1. Glide through the Breacon Beacons – isolated from the main canal network, the scenic Monmouthshire & Brecon Canal runs through the Brecon Beacons National Park.  This quiet waterway, which with very few locks is nice and easy for beginners, offers canal boat holiday-makers incredible mountain views, dark night skies for star gazing, plenty of wildlife to watch out for and a series of village pubs to enjoy along the way.  On a week’s holiday from our base at Goytre Wharf near Abergavenny, you can cruise to Brecon and back, passing through Georgian Crickhowell, with its fascinating 13th century castle, and Talybont-on-Usk with walks to the waterfalls at Blaen y Glyn. 
  2. Cruise to the bright lights of Birmingham – boasting more canals than Venice, Birmingham simply has to be visited by water.  And with no locks between our narrowboat hire base at Tardebigge on the Worcester & Birmingham Canal near Bromsgrove and Birmingham City Centre, it’s the perfect opportunity for novice canal boat holiday-makers to ‘dip their toe in the water’.  It takes just five hours to reach Birmingham, with the first half of the journey passing through fields, woodlands and sleepy villages.  Once in the centre of Birmingham, you can find over-night moorings at Gas Street Basin, with easy access to Brindleyplace, the Mailbox, Sea Life Centre and other city centre attractions. 
  3. Boat into the Pennines – starting from our base at Reedley on the Leeds & Liverpool Canal in Lancashire, you can travel north east along the Leeds & Liverpool Canal into North Yorkshire, passing through Nelson, Barrowford, Salterforth, Barnoldswick and Greenber Field along the way.  Once at East Marton, there’s a choice of canalside pubs and the canal connects to the Pennine Way just south of the village.  The journey there and back covers 47 miles, passes through 10 locks (five each way) and takes around 17½ hours.
  4. Float gently along to Fradley – on a short break from our canal boat hire base on the Trent & Mersey Canal at Great Haywood in Staffordshire, you can head south to Fradley Junction, where the Coventry Canal meets the Trent & Mersey.  The journey takes around five hours, travelling through 12 peaceful miles of Staffordshire countryside and passing through just five locks.  At Fradley, you can moor up to visit the Canalside Café or The Swan Inn, and take a wander around the Fradley Pool Nature Reserve.
  5. Float across ‘The Stream in the Sky’ – passing through stunning North Wales landscapes, the Llangollen Canal is one of the most popular navigations on the network.  The journey from our narrowboat hire base at Trevor near Llangollen to Ellesmere and back offers a fantastic short break holiday for beginners.  There are just four locks between Trevor and Ellesmere at the heart of the Shropshire Lake District, a journey which takes around seven hours.  And the route includes the experience of travelling across the awesome World Heritage status Pontcysyllte Aqueduct, also known as ‘The Stream in the Sky’, with incredible views of the Dee Valley 30 metres below.
  6. Potter through the Peak District – Drifters’ Peak District base, at the junction of the Caldon and Trent & Mersey canals in Stoke on Trent, offers a fantastic way to experience this beautiful National Park in the heart of England.  Starting at the Etruria, home of the industrial potteries, the gentle eight-hour cruise along the peaceful Caldon Canal to Cheddleton Flint Mill is perfect for beginners on a short break.  The route, which passes through 12 locks, takes you out into open countryside, through Denford with its popular Hollybush Inn and on to Cheddleton with its Flint Mill Museum, Black Lion pub and Old School Tearooms.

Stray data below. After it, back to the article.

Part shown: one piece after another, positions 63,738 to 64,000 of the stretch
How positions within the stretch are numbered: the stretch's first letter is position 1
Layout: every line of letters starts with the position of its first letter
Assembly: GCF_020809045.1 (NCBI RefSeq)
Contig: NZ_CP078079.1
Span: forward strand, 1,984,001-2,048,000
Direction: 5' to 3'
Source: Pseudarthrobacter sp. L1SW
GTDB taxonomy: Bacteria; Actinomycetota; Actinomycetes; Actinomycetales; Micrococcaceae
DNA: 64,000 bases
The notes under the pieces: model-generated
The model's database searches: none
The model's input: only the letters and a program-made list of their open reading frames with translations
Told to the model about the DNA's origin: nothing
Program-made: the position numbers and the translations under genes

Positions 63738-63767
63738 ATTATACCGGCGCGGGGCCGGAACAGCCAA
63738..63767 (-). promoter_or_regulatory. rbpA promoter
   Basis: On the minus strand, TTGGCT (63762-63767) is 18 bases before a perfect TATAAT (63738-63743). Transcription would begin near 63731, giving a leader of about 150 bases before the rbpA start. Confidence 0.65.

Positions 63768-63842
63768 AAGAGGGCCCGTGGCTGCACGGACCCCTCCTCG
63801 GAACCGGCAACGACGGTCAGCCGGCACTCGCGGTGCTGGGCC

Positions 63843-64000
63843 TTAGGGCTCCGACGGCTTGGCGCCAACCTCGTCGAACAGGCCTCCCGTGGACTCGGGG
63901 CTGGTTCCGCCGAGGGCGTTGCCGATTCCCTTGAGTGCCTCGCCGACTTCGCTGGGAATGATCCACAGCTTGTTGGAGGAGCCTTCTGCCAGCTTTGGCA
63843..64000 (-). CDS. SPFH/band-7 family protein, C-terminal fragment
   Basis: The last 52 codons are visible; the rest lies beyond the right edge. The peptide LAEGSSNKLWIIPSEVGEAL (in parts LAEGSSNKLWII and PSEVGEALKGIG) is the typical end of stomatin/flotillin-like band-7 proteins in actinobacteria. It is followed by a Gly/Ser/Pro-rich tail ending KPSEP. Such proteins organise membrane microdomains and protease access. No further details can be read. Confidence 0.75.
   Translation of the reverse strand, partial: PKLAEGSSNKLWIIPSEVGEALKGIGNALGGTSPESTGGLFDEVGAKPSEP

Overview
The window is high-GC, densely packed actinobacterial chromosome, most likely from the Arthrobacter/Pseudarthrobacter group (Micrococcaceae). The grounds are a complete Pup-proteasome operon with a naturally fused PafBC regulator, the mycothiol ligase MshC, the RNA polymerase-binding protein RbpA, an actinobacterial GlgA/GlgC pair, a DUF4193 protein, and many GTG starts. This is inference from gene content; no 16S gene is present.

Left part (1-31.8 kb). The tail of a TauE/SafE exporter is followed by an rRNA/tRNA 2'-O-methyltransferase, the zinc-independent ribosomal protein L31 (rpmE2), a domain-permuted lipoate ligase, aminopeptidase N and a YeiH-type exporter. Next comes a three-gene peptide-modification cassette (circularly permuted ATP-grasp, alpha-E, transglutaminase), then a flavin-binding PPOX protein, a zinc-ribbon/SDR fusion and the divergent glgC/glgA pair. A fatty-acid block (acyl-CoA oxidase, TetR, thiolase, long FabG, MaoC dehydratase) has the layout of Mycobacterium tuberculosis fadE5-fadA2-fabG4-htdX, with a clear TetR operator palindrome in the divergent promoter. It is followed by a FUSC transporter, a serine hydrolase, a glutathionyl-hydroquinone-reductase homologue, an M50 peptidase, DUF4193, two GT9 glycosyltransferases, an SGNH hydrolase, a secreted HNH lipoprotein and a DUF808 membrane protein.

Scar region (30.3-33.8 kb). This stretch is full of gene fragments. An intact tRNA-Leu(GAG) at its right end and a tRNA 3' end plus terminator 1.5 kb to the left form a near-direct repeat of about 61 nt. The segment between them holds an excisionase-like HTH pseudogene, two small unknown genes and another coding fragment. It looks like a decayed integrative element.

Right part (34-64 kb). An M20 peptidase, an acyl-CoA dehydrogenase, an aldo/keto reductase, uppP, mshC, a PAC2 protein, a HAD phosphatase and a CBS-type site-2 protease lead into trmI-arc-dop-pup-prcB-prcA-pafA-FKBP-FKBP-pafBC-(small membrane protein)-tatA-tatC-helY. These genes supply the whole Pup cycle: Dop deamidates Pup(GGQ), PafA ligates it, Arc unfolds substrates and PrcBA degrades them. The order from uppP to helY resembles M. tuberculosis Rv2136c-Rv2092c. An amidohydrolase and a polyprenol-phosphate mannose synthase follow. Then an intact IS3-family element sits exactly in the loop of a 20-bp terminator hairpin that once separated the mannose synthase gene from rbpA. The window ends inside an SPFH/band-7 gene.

7. Visit Georgian Bath – from our canal boat hire base at Hilperton on the Kennet & Avon Canal near Trowbridge in Wiltshire, the World Heritage Status City of Bath is a delightful six-hour cruise away.  The route passes through seven locks, over two stunning Bath stone aqueducts and past a series of popular historic canalside pubs, including the Barge Inn at Bradford on Avon and the Cross Guns at Avoncliff.  Once in Bath, you can use your canal boat as a base to enjoy all that the City has to offer, including the Roman Baths, Jane Austen Museum and Royal Crescent.
  8. Watch out for wildlife on the Ashby Canal – on a week’s holiday from our canal boat hire base at Braunston, you can cruise to the pretty village of Snarestone and back, travelling a total of 47 miles, passing through just eight locks (four there and four back) in around 32 hours.  This largely rural route follows a section of the North Oxford Canal to Rugby and then joins the Coventry Canal at Hawkesbury Junction.  Five miles later, the route transfers onto the peaceful lock-free Ashby Canal, which winds gently through countryside for 22 miles.  A six mile section of this rural waterway is designated a Site of Special Scientific Interest (SSSI), recognising the importance of its wildlife, including nine species of dragonfly, the water shrew, water vole and rare native white-clawed crayfish. 
  9. Travel through the Scottish Lowlands to Edinburgh – from our boat yard at Falkirk,Edinburgh Quay is a sedate 11-hour journey along the lock-free Union Canal.  The journey, perfect for beginners on a mid-week or week-long break, starts with a trip through the iconic Falkirk Wheel – the world’s first and only rotating boat lift – and then passes through the lovely lowland villages of Linlithgow, Broxburn and Ratho.  Visitor moorings are available at Edinburgh Quay, just a five-minute walk from Princes Street, with easy access to the City’s many attractions, including Edinburgh Castle and Mary King Close, frozen in time beneath the Royal Mile.
  10. Boat to Brewood and back – the journey to Brewood and back from our narrowboat rental base at Gailey on the Staffordshire & Worcestershire Canal offers an excellent short break route for narrowboat holiday beginners.  Travelling a total of 25 miles, and passing through just two locks (one on the way, one on the way back), this gentle journey through the Shropshire countryside passes the waterside Anchor Inn at Cross Green and transfers boaters onto the Shropshire Union Canal at Autherley Junction.  On reaching the historic village of Brewood, with its half-timbered houses cottages and Georgian houses, visitors have a good choice of places to eat, including the canalside Bridge Inn.